He said he was prompted to introduce the bill because his father used salt excessively for many years, developed high blood pressure and had a heart attack (Albany Times Union).

Pity his father’s heart attack couldn’t be attributed to excessive exposure to creepy moustaches.

I've been trying to come up with equivalents and most of them end up being alcoholic: "As much as gin loves olives," "As much as tequila loves lime." There are so few other set-in-stone pairings. "As much as manchego loves quince"? "As much as rich gravies and stews love just a little bit of acid"? Ortiz’s salt-banning tribute to his dad is sort of like an inversion of the stories about filial love and salt that show up in traditional folklore of many different cultures from England to Central Europe to the Himalayan foothills. Many of them begin with a Lear-like scenario where a King or a nobleman in the unfortunate situation of having three daughters in a patriarchal society demands professions of love from each of them to help him decide how to divide his kingdom or estate between them (or, more accurately, their husbands). The elder daughters supply all the hyperbolic declarations of love you’d expect from adult children trying to protect their inheritance, although we’re meant to understand that they’re duplicitous opportunists who love their father’s money and power more than they love him. The youngest, who really loves him, says that she loves her father either as much as she loves salt or “as much as meat loves salt."

The King balks at being equated with a lowly condiment and banishes her for her seemingly insufficient devotion. Then, one of two things usually happens: either her departure magically causes salt to stop coming into the kingdom, their supplies begin to dwindle and people begin to sicken and die until the daughter returns and feeds her ailing father a nourishing, salty broth or bit of bread spread with butter and sprinkled with salt and he realizes that she was the one who loved him best of all OR someone arranges to have a feast prepared without salt, and as course after course comes out of the kitchen completely inedible, the King realizes his error and welcomes his daughter back. In Ortiz’s case, it’s the father who loves salt too much and the son who doesn’t realize its value.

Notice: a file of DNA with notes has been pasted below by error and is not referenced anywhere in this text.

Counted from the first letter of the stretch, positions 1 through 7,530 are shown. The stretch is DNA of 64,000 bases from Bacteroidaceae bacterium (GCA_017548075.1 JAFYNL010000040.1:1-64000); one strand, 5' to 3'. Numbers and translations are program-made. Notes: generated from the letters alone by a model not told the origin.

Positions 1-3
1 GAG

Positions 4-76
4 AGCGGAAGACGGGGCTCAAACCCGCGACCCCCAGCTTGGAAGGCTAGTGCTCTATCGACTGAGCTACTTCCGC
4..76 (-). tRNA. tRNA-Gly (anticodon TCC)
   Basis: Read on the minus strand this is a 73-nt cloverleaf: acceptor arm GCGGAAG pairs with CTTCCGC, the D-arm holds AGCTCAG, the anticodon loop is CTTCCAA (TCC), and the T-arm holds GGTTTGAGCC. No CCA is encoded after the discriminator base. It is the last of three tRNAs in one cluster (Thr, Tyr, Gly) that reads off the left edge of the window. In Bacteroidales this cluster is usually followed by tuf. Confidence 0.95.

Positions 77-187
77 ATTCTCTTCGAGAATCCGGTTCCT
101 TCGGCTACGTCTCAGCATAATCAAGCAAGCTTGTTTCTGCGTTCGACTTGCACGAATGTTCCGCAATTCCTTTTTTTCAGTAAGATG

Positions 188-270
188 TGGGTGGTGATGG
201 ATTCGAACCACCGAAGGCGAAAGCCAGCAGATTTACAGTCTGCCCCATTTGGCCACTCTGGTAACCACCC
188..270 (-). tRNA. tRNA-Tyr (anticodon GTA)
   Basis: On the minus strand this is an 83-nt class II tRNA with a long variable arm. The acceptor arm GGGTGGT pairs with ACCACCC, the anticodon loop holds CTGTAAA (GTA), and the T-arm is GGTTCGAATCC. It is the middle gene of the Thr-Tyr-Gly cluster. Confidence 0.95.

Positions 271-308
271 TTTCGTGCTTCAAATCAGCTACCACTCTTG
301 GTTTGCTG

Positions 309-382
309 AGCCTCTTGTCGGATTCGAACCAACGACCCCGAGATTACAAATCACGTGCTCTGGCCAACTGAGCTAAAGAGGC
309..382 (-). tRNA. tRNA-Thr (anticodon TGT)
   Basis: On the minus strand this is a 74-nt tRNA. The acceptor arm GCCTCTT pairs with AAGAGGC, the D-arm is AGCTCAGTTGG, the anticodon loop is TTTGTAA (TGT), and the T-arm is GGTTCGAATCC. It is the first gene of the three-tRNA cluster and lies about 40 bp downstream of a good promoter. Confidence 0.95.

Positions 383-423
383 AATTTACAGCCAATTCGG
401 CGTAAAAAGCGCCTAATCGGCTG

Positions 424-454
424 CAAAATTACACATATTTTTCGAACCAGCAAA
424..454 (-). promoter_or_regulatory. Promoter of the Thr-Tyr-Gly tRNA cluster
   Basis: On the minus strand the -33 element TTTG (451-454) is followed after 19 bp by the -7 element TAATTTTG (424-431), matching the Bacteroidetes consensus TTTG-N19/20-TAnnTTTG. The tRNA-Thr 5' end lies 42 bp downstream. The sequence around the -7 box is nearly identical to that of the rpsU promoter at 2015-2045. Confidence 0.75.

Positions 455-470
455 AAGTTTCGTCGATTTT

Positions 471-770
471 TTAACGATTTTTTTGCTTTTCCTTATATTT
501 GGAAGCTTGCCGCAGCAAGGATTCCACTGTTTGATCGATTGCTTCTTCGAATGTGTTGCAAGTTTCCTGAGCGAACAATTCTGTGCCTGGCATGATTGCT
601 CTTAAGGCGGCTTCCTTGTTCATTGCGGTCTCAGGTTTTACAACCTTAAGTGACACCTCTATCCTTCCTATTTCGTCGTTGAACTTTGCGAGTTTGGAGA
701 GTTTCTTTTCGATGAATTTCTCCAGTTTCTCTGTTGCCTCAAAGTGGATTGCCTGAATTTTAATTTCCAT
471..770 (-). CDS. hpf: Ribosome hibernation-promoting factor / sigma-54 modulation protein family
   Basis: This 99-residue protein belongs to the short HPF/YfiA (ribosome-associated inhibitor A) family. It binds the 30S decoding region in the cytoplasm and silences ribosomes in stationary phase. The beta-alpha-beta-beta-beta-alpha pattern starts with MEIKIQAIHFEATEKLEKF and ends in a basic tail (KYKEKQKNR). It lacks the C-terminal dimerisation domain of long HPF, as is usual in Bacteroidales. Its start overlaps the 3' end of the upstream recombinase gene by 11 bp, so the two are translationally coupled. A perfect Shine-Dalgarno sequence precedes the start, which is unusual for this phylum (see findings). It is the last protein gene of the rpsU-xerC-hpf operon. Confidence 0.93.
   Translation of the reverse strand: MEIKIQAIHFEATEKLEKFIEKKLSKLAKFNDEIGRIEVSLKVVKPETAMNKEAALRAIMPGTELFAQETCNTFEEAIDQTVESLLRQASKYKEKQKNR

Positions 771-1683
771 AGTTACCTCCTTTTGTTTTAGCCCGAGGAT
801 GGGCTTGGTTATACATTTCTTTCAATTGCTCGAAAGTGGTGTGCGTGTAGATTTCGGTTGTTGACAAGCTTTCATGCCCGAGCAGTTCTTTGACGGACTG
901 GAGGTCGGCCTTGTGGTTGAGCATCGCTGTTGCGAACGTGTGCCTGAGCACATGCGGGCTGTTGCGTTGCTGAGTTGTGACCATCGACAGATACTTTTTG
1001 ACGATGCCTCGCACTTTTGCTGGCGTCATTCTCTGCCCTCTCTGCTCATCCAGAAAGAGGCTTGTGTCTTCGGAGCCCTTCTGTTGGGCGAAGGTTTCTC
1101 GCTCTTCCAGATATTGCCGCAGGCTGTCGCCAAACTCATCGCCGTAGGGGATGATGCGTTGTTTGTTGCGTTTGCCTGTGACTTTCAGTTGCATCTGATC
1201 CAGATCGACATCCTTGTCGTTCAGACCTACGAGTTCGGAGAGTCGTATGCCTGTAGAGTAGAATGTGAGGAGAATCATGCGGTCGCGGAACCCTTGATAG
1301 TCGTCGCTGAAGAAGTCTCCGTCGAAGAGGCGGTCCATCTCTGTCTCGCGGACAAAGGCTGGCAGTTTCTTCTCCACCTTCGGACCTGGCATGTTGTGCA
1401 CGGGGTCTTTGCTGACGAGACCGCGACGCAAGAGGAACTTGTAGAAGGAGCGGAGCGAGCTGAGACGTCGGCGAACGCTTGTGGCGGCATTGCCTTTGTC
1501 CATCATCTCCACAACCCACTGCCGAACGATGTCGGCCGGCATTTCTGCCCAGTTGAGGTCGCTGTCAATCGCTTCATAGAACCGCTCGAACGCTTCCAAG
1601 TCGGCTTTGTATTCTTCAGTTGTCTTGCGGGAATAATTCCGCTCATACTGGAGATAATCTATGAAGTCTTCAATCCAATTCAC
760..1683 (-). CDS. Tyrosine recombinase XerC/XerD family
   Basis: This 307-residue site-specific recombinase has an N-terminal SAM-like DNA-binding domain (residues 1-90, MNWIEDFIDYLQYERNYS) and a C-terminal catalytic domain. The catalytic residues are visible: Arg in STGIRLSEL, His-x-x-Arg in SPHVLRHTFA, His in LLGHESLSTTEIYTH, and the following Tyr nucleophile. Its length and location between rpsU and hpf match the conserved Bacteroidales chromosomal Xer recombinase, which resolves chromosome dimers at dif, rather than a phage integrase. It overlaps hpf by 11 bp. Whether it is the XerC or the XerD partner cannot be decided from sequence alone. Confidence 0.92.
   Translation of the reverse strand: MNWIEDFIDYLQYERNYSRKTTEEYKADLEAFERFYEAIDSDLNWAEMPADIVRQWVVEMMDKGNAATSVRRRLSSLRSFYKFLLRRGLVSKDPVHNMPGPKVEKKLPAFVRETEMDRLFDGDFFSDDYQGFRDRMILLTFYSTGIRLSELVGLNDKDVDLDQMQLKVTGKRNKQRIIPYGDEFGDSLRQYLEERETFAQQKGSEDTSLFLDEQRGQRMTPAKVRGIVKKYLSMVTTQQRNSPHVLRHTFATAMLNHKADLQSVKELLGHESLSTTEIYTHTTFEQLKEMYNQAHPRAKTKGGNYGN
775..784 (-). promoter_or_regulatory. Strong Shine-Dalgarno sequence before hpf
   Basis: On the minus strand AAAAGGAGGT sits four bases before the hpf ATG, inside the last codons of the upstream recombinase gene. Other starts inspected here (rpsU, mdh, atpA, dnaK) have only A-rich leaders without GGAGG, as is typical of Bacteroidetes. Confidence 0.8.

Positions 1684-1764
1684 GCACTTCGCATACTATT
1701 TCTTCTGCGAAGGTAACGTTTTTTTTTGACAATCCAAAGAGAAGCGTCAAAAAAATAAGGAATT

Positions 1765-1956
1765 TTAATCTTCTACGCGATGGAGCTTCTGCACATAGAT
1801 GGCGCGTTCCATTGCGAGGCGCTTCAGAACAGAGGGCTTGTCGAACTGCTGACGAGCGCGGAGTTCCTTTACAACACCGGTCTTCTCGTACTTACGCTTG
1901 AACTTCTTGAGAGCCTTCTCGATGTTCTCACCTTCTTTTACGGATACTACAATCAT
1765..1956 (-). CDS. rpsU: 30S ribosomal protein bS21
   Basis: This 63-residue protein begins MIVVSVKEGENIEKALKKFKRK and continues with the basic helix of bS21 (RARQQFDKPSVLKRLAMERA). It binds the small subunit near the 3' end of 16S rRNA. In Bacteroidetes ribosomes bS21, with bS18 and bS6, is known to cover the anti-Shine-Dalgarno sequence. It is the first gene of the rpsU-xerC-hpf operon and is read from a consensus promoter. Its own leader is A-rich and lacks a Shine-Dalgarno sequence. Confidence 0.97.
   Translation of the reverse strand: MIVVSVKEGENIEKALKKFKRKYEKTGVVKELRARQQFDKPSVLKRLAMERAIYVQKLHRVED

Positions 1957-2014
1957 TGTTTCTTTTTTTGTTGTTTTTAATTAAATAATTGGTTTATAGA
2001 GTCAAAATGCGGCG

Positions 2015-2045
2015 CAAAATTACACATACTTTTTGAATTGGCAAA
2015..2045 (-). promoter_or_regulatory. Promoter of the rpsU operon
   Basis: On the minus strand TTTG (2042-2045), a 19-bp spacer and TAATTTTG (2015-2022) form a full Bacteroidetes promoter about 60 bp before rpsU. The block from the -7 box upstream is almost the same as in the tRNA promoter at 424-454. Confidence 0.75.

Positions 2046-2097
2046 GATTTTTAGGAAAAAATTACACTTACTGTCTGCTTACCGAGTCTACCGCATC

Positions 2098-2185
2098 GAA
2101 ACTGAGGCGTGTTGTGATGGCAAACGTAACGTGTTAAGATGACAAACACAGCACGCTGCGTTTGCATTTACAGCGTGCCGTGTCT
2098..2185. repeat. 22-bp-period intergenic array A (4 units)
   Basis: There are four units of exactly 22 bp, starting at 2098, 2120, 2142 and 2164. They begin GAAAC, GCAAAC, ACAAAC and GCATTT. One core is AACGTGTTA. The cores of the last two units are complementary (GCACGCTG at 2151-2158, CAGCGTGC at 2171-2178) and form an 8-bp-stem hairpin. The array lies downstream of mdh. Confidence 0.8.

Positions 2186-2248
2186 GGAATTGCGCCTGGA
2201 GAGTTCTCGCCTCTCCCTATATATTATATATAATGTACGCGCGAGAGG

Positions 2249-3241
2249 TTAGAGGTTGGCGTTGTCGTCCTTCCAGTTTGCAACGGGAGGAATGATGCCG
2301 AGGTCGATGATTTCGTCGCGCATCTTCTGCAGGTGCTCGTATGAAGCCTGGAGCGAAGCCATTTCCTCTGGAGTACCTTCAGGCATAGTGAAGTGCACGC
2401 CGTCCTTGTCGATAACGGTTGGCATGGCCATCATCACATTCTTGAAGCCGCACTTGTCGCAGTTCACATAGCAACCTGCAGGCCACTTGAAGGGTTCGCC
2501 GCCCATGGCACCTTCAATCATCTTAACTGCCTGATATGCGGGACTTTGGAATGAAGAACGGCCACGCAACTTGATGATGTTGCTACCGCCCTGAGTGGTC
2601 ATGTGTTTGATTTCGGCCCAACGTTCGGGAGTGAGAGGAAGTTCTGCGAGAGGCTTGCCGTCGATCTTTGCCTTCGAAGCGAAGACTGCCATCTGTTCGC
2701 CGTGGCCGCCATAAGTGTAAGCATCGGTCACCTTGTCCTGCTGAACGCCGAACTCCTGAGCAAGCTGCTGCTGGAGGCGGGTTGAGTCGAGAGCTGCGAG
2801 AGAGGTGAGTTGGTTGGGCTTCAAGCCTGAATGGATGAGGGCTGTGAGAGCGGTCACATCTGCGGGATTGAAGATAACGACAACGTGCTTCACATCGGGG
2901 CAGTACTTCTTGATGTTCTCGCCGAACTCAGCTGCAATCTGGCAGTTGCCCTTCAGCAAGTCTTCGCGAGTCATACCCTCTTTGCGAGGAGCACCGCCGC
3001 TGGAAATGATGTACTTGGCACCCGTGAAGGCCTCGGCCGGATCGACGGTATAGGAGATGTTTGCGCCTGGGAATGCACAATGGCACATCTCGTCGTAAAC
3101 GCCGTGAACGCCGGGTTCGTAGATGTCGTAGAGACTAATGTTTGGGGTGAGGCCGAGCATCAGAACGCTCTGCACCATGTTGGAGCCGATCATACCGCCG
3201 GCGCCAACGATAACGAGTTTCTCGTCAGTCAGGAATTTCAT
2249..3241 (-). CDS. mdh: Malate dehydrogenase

The crux of the trope is that it’s only after people are deprived of salt that they realize how important it is to their happiness, and everyone gets to live happily ever after. In the English version called “Cap o’Rushes,” after the Lear bit, the story proceeds basically like the Grimm brothers’ “Allerleiruah” or “All-Kinds-of-Fur.” After banished from her father’s house, the daughter disguises herself in a cloak of rushes and becomes a servant in another nobleman’s home. He happens to have a son of marrying age so there are series of wife-seeking balls, Cinderella-style, and she’s the mysterious girl who steals his heart and disappears, though Cap o’Rushes manages to hang onto her shoes. Instead, the prince-figure gives her a ring, and when he falls into a deep depression because he doesn’t know how to find her, she prepares a stew or some gruel for him and slips the ring into it. Her identity is revealed and he proposes—and the interesting part is that the story doesn’t end there the way it normally would, not just in fairytales but in most English bildungsroman involving female protagonists until the 20th C. Boys become men and get jobs; girls become women and get married, The End. But in “Cap o’Rushes,” the resolution is about the salt as much as the marriage. The girl’s father is invited to the wedding, and she instructs the cooks to prepare her wedding feast without a grain of salt. By the last course, the man bursts into tears, finally realizing how much the daughter he sent away really loved him. The bride comes to his side, he recognizes her, she forgives him, and that’s what makes people happy ever after.